Philip Dormer Stanhope

[4th Earl Chesterfield]

Philip Dormer Stanhope Quotes

  • ''The possibility of remedying imprudent actions is commonly an inducement to commit them.''
    Philip Dormer Stanhope, 4th Earl Chesterfield (1694-1773), British statesman, man of letters. Letter, Letters Written by the Late Right Honourable Philip Dormer Stanhope, 4th Earl, Earl of Chesterfield, to his Son, Philip Stanhope, 4th Earl, Esq, 5th ed., vol. IV, p. 319, London (1774). A maxim attributed by Chesterfield to Jean-Francois Paul de Gondi, Cardinal de Retz (1613-1679), whose Mémoires and Maximes he often quoted.
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  • ''Whoever is in a hurry, shows that the thing he is about is too big for him.''
    Philip Dormer Stanhope, 4th Earl Chesterfield (1694-1773), British statesman, man of letters. letter, Aug. 30, 1749, first published (1774). The Letters of the Earl of Chesterfield to His Son, vol. 1, no. 190, ed. Charles Strachey (1901).
  • ''The best way to compel weak-minded people to adopt our opinion, is to frighten them from all others, by magnifying their danger.''
    Philip Dormer Stanhope, 4th Earl Chesterfield (1694-1773), British statesman, man of letters. Letter, Letters Written by the Late Right Honourable Philip Dormer Stanhope, 4th Earl, Earl of Chesterfield, to his Son, Philip Stanhope, 4th Earl, Esq, 5th ed., vol. IV, p. 320, London (1774). A maxim attributed by Chesterfield to Jean-Francois Paul de Gondi, Cardinal de Retz (1613-1679), whose Mémoires and Maximes he often quoted.
  • ''I look upon indolence as a sort of suicide; for the man is effectually destroyed, though the appetites of the brute may survive.''
    Philip Dormer Stanhope, 4th Earl Chesterfield (1694-1773), British statesman, man of letters. letter, Feb. 26, 1754. The Letters of the Earl of Chesterfield to His Son, vol. 2, no. 308, first published (1774), ed. Charles Strachey (1901).
  • ''A certain degree of fear produces the same effects as rashness.''
    Philip Dormer Stanhope, 4th Earl Chesterfield (1694-1773), British statesman, man of letters. Letter, Letters Written by the Late Right Honourable Philip Dormer Stanhope, 4th Earl, Earl of Chesterfield, to his Son, Philip Stanhope, 4th Earl, Esq, 5th ed., vol. IV, p. 320, London (1774). A maxim attributed by Chesterfield to Jean-Francois Paul de Gondi, Cardinal de Retz (1613-1679), whose Mémoires and Maximes he often quoted.
  • ''Speak of the moderns without contempt, and of the ancients without idolatry.''
    Philip Dormer Stanhope, 4th Earl Chesterfield (1694-1773), British statesman, man of letters. Letter, February 22, 1748 (first published 1774). The Letters of the Earl of Chesterfield to His Son, vol. 1, no. 142, ed. Charles Strachey (1901).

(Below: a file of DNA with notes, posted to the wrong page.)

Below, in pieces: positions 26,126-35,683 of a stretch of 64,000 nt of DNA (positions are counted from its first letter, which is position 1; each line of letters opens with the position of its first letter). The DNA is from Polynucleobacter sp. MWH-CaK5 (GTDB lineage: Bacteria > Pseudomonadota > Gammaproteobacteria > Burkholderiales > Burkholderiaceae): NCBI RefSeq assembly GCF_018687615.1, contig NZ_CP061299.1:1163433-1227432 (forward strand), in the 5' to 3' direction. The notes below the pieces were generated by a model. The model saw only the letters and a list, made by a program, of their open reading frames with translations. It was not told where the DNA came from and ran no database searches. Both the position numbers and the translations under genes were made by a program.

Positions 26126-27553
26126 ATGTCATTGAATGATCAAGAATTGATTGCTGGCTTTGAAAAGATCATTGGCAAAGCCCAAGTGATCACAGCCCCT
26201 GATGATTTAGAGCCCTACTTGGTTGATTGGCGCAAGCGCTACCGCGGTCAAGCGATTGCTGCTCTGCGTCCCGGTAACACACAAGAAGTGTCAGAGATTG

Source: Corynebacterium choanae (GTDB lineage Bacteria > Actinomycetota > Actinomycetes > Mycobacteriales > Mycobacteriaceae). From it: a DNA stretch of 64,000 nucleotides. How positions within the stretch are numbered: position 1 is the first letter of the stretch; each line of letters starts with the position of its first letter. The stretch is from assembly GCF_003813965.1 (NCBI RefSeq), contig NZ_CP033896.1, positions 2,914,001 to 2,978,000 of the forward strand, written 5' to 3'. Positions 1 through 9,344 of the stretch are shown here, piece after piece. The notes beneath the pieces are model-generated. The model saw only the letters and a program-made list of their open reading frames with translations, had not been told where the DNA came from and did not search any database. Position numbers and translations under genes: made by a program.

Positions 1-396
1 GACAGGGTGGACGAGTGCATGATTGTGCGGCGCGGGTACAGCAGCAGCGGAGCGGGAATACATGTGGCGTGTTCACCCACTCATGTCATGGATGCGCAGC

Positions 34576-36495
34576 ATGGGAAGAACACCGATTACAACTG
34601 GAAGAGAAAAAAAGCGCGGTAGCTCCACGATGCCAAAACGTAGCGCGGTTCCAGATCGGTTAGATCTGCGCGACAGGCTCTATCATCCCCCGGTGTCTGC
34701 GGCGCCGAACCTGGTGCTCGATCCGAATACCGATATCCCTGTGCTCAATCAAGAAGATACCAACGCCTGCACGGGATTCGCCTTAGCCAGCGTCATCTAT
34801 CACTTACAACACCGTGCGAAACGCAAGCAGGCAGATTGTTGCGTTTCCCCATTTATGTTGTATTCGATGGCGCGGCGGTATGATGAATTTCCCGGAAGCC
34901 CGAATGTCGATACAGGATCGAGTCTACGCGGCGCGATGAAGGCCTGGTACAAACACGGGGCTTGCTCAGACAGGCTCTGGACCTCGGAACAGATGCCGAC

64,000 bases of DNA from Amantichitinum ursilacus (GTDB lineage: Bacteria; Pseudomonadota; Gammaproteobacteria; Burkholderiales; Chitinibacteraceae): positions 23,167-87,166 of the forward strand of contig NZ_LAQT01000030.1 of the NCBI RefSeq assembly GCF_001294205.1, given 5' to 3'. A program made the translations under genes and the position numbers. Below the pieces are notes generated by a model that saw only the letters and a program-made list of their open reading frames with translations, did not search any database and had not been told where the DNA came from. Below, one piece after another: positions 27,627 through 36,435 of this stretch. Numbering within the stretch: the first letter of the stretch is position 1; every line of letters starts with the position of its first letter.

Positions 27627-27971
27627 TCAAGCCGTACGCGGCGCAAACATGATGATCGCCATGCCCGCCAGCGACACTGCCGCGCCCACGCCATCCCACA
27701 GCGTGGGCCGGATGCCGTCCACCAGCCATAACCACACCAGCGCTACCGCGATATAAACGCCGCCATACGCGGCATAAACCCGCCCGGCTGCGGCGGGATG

• ''When griefs are genuine, I find, there is nothing more vacuous, more burdensome, or even more impertinent, than letters of consolation.''
    Philip Dormer Stanhope, 4th Earl Chesterfield (1694-1773), British statesman, man of letters. letter, Aug. 1, 1751, The French Correspondence of the 4th Earl of Chesterfield, vol. I, p. 89, ed. Rex A. Barrell, trans. James Gray, Ottawa, Borealis Press (1980) I. 89. This letter was addressed to Mme. La Marquise, whose mother was seriously ill at the time.
  • ''The talent of insinuation is more useful than that of persuasion, as everybody is open to insinuation, but scarce any to persuasion.''
    Philip Dormer Stanhope, 4th Earl Chesterfield (1694-1773), British statesman, man of letters. Letter, Letters Written by the Late Right Honourable Philip Dormer Stanhope, 4th Earl, Earl of Chesterfield, to his Son, Philip Stanhope, 4th Earl, Esq, 5th ed., vol. IV, p. 320, London (1774). A maxim attributed by Chesterfield to Jean-Francois Paul de Gondi, Cardinal de Retz (1613-1679), whose Mémoires and Maximes he often quoted.
  • ''Our prejudices are our mistresses; reason is at best our wife, very often heard indeed, but seldom minded.''
    Philip Dormer Stanhope, 4th Earl Chesterfield (1694-1773), British statesman, man of letters. Letter, April 13, 1752 (first published 1774). The Letters of the Earl of Chesterfield to His Son, vol. 2, no. 276, ed. Charles Strachey (1901).
  • ''The permanency of most friendships depends upon the continuity of good fortune.''
    Philip Dormer Stanhope, 4th Earl Chesterfield (1694-1773), British statesman, man of letters. Letter, Letters Written by the Late Right Honourable Philip Dormer Stanhope, 4th Earl, Earl of Chesterfield, to his Son, Philip Stanhope, 4th Earl, Esq, 5th ed., vol. IV, p. 322, London (1774). A maxim attributed by Chesterfield to Jean-Francois Paul de Gondi, Cardinal de Retz (1613-1679), whose Mémoires and Maximes he often quoted.

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